Myanmar’s pro-Rohingya social media campaign gathers mass support
Since the military coup, an anti-military movement demanding a return to democracy has grown to include fighting for ethnic minority rights.
Hundreds of thousands of Myanmar’s anti-military government protesters have flooded social media with pictures of themselves wearing black in a show of solidarity with the Rohingya, a minority group that is among the most persecuted in the country.
Since the military overthrew civilian leader Aung San Suu Kyi from power in a February 1 coup, an anti-military movement demanding a return to democracy has grown to include fighting for ethnic minority rights.
The mostly-Muslim Rohingya – long viewed as interlopers from Bangladesh by many in Myanmar – have for decades been denied citizenship, rights, access to services and freedom of movement.
In 2017, a bloody military campaign in Myanmar’s west sent about 740,000 Rohingya fleeing across the border into Bangladesh carrying accounts of rape, mass killings and arson.
The military has long claimed the crackdown was justified to root out rebels, and Aung San Suu Kyi defended the army’s conduct by travelling to the Hague to rebut charges of genocide at the UN’s top court.
The Myanmar public was largely unsympathetic to the Rohingya’s plight, while activists and journalists reporting on the issues faced vitriolic abuse online.
On Sunday, activists and civilians took to social media to post pictures of themselves wearing black and flashing a three-finger salute of resistance, in posts tagged “#Black4Rohingya”.
“Justice must [be] served for each of you and each of us in Myanmar,” prominent rights activist Thinzar Shunlei Yi said on Twitter.
Local media also showed a small protest in Myanmar’s commercial hub Yangon, with black-clad demonstrators holding signs in Burmese that said they were “protesting for the oppressed Rohingya”.
By the evening, the #Black4Rohingya hashtag was trending on Twitter in Myanmar with more than 332,000 mentions.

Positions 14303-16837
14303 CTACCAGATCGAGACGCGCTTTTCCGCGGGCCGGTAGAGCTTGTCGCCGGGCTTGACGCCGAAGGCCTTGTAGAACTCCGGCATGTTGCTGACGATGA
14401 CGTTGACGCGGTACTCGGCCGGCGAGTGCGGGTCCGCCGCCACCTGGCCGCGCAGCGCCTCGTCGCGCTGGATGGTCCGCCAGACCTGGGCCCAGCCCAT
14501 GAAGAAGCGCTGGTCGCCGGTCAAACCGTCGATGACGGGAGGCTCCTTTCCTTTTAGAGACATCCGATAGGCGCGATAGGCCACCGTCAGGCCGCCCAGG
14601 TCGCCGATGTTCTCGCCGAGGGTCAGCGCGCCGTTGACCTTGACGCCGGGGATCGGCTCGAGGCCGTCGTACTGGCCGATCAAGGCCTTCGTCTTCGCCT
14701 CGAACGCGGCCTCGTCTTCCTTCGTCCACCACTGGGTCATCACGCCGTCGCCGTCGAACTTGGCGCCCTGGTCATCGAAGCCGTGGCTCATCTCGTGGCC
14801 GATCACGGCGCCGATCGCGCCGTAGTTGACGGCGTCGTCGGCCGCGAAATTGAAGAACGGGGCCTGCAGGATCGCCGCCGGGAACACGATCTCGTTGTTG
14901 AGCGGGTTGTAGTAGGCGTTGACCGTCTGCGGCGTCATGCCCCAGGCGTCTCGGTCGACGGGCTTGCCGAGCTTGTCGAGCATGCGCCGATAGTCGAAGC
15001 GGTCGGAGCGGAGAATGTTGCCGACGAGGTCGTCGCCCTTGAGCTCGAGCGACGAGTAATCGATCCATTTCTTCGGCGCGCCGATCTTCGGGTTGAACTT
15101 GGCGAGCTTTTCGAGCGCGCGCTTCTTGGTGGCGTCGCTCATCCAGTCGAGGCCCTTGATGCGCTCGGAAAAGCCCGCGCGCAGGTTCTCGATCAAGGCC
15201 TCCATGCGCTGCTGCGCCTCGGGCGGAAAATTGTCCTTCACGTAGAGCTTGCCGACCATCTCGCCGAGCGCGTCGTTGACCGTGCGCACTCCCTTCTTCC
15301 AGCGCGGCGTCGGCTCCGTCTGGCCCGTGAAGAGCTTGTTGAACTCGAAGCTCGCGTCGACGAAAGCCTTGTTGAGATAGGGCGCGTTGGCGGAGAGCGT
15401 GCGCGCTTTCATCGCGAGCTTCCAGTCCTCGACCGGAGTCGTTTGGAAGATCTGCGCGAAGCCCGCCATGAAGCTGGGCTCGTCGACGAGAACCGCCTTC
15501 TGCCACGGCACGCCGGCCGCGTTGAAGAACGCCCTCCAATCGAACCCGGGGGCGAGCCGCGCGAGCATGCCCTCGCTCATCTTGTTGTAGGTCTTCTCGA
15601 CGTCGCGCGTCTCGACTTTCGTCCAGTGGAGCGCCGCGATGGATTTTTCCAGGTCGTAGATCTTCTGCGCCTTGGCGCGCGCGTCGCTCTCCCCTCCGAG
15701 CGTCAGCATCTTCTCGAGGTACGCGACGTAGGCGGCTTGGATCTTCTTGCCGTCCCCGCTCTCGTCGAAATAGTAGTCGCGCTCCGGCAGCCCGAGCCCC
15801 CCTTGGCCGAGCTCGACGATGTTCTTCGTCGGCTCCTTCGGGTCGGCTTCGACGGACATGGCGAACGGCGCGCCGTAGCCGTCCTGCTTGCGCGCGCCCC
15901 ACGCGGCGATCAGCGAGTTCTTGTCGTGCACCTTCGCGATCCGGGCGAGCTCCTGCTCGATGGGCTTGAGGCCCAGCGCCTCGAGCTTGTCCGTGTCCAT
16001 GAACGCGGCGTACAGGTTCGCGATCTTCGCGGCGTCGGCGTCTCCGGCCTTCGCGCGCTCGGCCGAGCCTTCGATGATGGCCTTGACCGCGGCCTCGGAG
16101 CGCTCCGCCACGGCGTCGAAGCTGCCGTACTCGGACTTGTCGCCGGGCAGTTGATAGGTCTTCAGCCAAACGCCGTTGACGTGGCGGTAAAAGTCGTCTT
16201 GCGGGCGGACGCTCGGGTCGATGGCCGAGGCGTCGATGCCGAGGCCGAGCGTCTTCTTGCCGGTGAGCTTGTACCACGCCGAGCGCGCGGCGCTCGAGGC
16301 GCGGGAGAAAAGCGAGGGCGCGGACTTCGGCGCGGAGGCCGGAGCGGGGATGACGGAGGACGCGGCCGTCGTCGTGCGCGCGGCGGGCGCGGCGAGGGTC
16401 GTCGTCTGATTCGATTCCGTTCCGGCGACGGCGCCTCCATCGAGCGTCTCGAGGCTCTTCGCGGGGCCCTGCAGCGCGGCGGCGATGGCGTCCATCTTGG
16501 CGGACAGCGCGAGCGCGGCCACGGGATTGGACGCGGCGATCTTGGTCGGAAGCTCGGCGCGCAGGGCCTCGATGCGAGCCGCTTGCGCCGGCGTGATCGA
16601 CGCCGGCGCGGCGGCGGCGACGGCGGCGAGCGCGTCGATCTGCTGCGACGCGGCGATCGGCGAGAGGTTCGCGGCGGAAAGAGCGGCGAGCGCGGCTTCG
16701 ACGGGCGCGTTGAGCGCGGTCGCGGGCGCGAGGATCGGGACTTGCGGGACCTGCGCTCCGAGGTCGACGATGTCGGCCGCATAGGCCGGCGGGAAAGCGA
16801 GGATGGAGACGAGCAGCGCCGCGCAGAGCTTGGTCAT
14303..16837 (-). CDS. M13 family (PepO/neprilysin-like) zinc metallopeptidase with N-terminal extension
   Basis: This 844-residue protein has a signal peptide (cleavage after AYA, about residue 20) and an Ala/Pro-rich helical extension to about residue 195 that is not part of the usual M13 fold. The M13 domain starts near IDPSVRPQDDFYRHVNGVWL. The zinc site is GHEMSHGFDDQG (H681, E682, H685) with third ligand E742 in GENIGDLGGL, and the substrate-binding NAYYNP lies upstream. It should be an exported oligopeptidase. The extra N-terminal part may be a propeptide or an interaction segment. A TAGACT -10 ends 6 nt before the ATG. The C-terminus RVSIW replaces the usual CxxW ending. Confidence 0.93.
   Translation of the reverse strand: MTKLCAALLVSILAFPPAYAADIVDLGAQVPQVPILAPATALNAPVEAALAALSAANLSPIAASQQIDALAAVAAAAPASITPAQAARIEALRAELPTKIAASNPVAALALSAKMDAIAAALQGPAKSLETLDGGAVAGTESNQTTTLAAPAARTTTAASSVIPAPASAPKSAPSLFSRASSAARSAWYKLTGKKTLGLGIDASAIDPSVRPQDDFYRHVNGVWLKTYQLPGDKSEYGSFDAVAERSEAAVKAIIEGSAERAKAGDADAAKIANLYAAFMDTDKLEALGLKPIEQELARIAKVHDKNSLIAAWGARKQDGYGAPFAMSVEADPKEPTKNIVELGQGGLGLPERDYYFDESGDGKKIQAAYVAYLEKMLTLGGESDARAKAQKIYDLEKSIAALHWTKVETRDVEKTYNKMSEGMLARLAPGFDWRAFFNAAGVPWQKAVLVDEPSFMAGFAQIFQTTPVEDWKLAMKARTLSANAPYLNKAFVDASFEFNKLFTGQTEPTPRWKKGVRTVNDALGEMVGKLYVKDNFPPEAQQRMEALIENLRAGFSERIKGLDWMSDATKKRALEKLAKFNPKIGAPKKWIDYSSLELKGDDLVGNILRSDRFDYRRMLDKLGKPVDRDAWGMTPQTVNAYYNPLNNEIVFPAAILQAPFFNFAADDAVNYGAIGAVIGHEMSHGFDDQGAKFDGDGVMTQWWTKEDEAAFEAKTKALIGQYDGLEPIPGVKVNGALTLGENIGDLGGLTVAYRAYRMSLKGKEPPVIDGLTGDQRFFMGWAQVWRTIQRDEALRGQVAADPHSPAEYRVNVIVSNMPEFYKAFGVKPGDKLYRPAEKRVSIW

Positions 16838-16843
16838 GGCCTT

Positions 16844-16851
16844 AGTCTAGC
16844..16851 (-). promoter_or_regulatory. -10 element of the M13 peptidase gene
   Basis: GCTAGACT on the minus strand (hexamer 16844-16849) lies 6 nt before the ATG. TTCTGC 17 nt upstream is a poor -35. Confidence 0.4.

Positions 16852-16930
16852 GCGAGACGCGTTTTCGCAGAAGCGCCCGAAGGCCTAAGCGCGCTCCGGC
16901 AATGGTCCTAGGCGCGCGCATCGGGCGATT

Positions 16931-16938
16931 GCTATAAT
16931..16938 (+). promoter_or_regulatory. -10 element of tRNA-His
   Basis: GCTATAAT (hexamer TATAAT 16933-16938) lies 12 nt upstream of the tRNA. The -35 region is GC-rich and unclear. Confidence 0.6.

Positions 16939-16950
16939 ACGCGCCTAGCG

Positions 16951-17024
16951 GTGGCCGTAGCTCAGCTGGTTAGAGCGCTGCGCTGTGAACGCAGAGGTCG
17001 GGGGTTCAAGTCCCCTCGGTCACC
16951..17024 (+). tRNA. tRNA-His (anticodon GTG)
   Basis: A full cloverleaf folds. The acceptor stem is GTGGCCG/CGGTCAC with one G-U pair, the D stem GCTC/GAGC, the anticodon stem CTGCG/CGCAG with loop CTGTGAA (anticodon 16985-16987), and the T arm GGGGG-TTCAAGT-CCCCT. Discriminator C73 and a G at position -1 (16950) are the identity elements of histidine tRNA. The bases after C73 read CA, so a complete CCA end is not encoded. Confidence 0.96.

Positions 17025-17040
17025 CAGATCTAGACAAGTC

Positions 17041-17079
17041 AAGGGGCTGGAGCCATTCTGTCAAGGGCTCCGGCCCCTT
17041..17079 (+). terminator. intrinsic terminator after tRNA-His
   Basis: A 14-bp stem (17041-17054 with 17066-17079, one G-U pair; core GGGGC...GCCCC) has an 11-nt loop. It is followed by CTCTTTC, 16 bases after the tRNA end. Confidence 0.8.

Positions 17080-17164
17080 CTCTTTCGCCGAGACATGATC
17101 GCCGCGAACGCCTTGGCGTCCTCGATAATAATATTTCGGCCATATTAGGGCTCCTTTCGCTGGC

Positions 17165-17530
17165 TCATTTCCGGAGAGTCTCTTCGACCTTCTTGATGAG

Sunday’s show of support from the mostly Buddhist, ethnic Bamar-majority population is a far cry from previous years when even using the term “Rohingya” was a lightning rod for controversy.
‘Solidarity is important’
Nay San Lwin, co-founder of the Free Rohingya Coalition, told Al Jazeera that the #Black4Rohingya campaign has “received a huge support and solidarity from our fellow Burmese this year”.
“In the past, we only had international supporters but since the coup, we have received public apologies from individuals and organisations in Myanmar,” he added.
Wearing #Black4Rohingya today.
For the amount that my privilege has sheltered and provided me, I pledge to work twice more for our collective liberation. Sending love and energy to our Rohingya brothers and sisters.
We are not free until the most oppressed among us are free. pic.twitter.com/GhJHlhEpBn
— Me Me Khant (@Me_Me_Khant) June 14, 2021
“The solidarity from our fellow Burmese is very important for us. We were friendless in our own country, regarded like enemies, intruders, interlopers and sub-humans but now many of them accepted Rohingya as their fellow citizens. Many of them realised that they were brainwashed by the military.
“The people who used to call us ‘Bengali’ are now calling us Rohingya. That means they are now respecting the very basic human rights.”
Prominent Europe-based Rohingya activist Ro Nay San Lwin told AFP news agency the online campaign is an annual effort to raise awareness but Sunday was “the first time” he had seen it go viral in Myanmar.
“I am so happy to see those inside Myanmar joined this campaign. I am more hopeful to have a stronger solidarity from them,” he said.
The shadow National Unity Government (NUG) – made up of overthrown lawmakers of Myanmar working to topple the military from power – has also extended an olive branch to the minority group, inviting them to “join hands… to participate in this Spring Revolution” in a recent announcement.
The NUG has been branded as “terrorists” by the military regime, while military leader Min Aung Hlaing has dismissed the word “Rohingya” as “an imaginary term”.
Since the coup earlier this year, more than 860 people have been killed in brutal crackdowns by security forces, according to a local monitoring group – a death toll that has drawn alarm from the international community.
On Friday, UN rights chief Michelle Bachelet said Myanmar has plunged from a “fragile democracy to a human rights catastrophe” – pointing with particular concern at the escalating violence in regions like Kayah, Chin and Kachin states.
State-run television on Sunday evening condemned Bachelet’s comments, saying that the international body “should not be biased”.